I'm always looking for signs that Tampa is a city on the move — a little less Pahokee, a little more Philly, if you know what I mean.
This week we found out we are apparently more a Dick's Sporting Goods berg than a Saks city (sigh), but still, there are good signs. Mention Tampa as a potential venue for big bowl games or major political events and no one laughs — not anymore, anyway. And it is a distinct possibility that one day soon we will be judged hip enough to rate a Trader Joe's.
This week I got another sign.
The new city-issued, wheeled-and-lidded recycling garbage cans are here.
We're somebody now!
Maybe to you, trading in your old-fashioned bend-over-and-pick-'em-up open bin filled with newspapers and milk jugs in exchange for a sturdy wheeled garbage can is not exactly a life-changing event. But such events can be small: Once a friend brought to a party at my house not flowers or wine but a really good potato peeler. It will change your life, she said. And yes, suddenly making mashed potatoes was less like KP duty with a rusty steak knife. The skins fell away like velvet curtains. Sometimes, it's the little things.
For about 68,000 customers, the city already has rolled out the big blue wheeled bins for regular garbage, replacing our own dented metal cans or, if you were really fancy, the store-bought kind that inevitably lost a wheel the first month. Suddenly, streets looked neater on garbage day. Lids thwarted cats and possums from midnight snacking and dragging chicken bones and assorted unmentionables down the street.
And the new cans were so easy: Even when it's full to the brim, I can tilt that 95-gallon bad-boy back one-handed and wheel it to the curb. Pam Iorio used to half-joke that those blue bins were a big part of her legacy as Tampa mayor. Well, yes. The little things count, too.
But this week was even better.
The big green can on wheels means no more bending and schlepping those old-school, open-air recycle bins stacked high and spilling Diet Pepsi cans all the way to the curb. No more rainwater or who knows what-all dripping from the bin onto your shoes. No more newspapers blowing down the street or getting sodden with rain.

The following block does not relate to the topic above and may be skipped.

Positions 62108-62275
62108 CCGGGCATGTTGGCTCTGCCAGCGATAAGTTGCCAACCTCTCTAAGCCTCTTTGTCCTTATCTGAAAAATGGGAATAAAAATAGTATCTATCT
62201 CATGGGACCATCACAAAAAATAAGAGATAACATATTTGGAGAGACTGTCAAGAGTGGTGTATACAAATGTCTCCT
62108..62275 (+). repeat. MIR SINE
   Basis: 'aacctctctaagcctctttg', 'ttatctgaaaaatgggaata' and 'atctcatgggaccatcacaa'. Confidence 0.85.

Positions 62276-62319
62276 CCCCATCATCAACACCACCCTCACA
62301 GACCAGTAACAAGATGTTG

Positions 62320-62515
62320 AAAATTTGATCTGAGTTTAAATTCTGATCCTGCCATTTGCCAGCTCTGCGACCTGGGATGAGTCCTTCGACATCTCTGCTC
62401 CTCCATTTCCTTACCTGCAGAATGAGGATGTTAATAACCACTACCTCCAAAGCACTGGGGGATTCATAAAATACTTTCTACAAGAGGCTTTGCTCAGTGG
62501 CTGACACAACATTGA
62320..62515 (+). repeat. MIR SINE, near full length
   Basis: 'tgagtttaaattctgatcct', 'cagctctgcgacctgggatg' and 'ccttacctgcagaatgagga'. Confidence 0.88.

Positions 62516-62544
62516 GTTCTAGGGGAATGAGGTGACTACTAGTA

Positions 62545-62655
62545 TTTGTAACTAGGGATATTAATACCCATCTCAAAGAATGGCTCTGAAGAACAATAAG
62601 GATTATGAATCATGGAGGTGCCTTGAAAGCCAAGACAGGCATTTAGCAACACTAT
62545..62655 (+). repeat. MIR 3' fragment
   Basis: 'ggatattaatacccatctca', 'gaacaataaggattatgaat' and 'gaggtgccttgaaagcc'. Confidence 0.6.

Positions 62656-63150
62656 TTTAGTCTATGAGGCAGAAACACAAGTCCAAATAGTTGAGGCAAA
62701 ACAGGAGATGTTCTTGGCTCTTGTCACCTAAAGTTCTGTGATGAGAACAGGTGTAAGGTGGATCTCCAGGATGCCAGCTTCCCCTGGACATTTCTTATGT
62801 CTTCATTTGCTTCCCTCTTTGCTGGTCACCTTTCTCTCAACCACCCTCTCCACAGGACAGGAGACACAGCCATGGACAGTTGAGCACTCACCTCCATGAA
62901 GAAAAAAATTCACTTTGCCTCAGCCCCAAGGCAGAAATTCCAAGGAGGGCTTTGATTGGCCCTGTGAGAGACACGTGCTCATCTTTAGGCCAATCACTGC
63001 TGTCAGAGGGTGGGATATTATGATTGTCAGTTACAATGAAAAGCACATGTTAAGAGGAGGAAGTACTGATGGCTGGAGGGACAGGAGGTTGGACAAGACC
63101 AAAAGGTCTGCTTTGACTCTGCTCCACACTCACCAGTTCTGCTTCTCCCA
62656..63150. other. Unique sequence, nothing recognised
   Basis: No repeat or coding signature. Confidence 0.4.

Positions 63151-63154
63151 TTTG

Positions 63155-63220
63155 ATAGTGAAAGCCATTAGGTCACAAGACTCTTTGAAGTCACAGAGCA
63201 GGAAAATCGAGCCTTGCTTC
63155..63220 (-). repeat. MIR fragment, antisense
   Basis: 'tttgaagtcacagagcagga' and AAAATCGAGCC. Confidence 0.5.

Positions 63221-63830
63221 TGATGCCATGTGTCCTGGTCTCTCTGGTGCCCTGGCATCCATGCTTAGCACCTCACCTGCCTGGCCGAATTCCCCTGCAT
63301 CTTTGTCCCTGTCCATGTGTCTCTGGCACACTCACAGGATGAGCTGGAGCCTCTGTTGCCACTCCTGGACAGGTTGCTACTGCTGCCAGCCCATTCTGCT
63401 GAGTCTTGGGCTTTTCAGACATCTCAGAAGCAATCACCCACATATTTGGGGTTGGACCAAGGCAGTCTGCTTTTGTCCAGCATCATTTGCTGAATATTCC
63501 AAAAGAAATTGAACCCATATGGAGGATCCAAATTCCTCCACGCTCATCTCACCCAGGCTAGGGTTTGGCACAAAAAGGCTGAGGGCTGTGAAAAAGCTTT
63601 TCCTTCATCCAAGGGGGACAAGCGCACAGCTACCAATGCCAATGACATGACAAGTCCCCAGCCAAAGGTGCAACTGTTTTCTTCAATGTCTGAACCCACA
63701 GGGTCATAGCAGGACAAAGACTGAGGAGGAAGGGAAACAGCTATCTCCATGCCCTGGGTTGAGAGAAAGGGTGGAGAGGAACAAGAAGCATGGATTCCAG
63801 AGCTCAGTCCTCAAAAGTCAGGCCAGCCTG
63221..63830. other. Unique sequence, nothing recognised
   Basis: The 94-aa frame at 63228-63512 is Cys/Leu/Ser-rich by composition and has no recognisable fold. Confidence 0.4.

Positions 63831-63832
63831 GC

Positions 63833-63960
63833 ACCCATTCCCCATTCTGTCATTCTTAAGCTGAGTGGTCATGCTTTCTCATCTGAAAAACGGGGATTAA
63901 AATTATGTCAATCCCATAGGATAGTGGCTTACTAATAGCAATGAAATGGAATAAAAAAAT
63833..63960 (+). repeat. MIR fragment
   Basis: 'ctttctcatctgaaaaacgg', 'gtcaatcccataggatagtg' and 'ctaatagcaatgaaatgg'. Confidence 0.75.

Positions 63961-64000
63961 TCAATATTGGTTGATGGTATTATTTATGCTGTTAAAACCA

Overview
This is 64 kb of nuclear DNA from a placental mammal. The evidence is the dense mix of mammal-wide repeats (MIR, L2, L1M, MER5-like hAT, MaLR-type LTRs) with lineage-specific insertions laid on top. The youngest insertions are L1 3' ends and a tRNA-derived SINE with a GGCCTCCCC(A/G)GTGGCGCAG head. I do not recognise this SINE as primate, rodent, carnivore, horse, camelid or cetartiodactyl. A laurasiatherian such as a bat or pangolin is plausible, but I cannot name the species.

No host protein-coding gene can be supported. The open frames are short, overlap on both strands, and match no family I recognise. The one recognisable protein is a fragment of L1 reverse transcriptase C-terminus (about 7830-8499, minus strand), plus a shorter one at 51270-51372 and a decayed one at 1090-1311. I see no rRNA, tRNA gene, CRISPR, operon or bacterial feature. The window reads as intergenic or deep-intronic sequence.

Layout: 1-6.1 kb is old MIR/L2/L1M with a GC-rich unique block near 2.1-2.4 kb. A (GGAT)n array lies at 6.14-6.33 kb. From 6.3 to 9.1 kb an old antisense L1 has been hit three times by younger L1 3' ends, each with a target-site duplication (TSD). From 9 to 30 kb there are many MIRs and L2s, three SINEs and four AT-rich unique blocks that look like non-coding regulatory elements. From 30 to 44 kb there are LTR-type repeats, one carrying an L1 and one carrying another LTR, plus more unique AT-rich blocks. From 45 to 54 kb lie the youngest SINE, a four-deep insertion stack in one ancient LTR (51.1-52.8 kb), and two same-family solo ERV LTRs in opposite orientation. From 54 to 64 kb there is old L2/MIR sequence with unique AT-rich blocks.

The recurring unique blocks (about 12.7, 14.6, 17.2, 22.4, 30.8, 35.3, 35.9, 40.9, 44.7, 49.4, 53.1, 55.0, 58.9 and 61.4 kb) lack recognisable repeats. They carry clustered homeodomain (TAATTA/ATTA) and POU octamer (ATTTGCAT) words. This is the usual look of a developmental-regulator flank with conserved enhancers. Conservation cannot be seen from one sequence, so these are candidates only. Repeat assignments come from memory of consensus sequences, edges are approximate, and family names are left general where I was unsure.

And apparently, it's not just me.
"I have witnessed people chasing behind my cart delivery guy trying to make sure they get their cart," says Tonja Brickhouse, Tampa's solid waste director. If you are a city dweller and don't have yours yet, be patient: They deliver them over the next 15 months.
Oh, and did I mention the new cans come with a radio frequency identification tag — a sort of garbage can GPS — so they can track whether yours was emptied, or where it went if it goes wandering?
Lidded, automated recycling bins are the hot trend in solid waste, I am told, easier on residents and workers both. Their size (could you get an old refrigerator in there, maybe?) encourages more recycling. New bins doubled what Miami-Dade used to take in.
Fun fact from the city's website: We throw away enough aluminum each year to rebuild our entire commercial air fleet every three months.
Friends who live outside the city in Hillsborough County are scheduled to get their first glimpse of the newest in garbage and recycle bins come fall — gray and blue, in case you're wondering — joining us city trendsetters at last.
They laugh when I say it will change their lives, but they'll see. Sometimes, it's the little things.